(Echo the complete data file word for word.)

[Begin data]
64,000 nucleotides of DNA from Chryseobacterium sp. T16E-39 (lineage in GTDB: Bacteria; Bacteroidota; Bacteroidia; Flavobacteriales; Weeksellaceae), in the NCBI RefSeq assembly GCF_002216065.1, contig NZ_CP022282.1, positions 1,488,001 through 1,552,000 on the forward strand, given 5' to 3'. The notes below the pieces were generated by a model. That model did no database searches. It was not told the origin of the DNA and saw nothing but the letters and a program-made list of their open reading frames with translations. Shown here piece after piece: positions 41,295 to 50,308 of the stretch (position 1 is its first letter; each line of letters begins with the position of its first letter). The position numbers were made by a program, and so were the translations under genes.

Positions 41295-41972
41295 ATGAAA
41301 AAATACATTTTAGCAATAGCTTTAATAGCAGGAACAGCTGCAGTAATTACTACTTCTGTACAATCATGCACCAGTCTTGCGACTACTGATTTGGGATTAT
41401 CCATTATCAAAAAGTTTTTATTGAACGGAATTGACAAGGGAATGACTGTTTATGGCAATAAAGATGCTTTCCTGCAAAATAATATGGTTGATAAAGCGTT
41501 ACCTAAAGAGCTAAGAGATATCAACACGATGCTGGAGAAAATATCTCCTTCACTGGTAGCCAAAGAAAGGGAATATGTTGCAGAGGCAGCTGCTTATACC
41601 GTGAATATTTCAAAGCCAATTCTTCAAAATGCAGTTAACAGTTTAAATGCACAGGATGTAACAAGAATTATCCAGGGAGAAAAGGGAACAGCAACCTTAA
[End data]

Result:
64,000 nucleotides of DNA from Chryseobacterium sp. T16E-39 (lineage in GTDB: Bacteria; Bacteroidota; Bacteroidia; Flavobacteriales; Weeksellaceae), in the NCBI RefSeq assembly GCF_002216065.1, contig NZ_CP022282.1, positions 1,488,001 through 1,552,000 on the forward strand, given 5' to 3'. The notes below the pieces were generated by a model. That model did no database searches. It was not told the origin of the DNA and saw nothing but the letters and a program-made list of their open reading frames with translations. Shown here piece after piece: positions 41,295 to 50,308 of the stretch (position 1 is its first letter; each line of letters begins with the position of its first letter). The position numbers were made by a program, and so were the translations under genes.

Positions 41295-41972
41295 ATGAAA
41301 AAATACATTTTAGCAATAGCTTTAATAGCAGGAACAGCTGCAGTAATTACTACTTCTGTACAATCATGCACCAGTCTTGCGACTACTGATTTGGGATTAT
41401 CCATTATCAAAAAGTTTTTATTGAACGGAATTGACAAGGGAATGACTGTTTATGGCAATAAAGATGCTTTCCTGCAAAATAATATGGTTGATAAAGCGTT
41501 ACCTAAAGAGCTAAGAGATATCAACACGATGCTGGAGAAAATATCTCCTTCACTGGTAGCCAAAGAAAGGGAATATGTTGCAGAGGCAGCTGCTTATACC
41601 GTGAATATTTCAAAGCCAATTCTTCAAAATGCAGTTAACAGTTTAAATGCACAGGATGTAACAAGAATTATCCAGGGAGAAAAGGGAACAGCAACCTTAA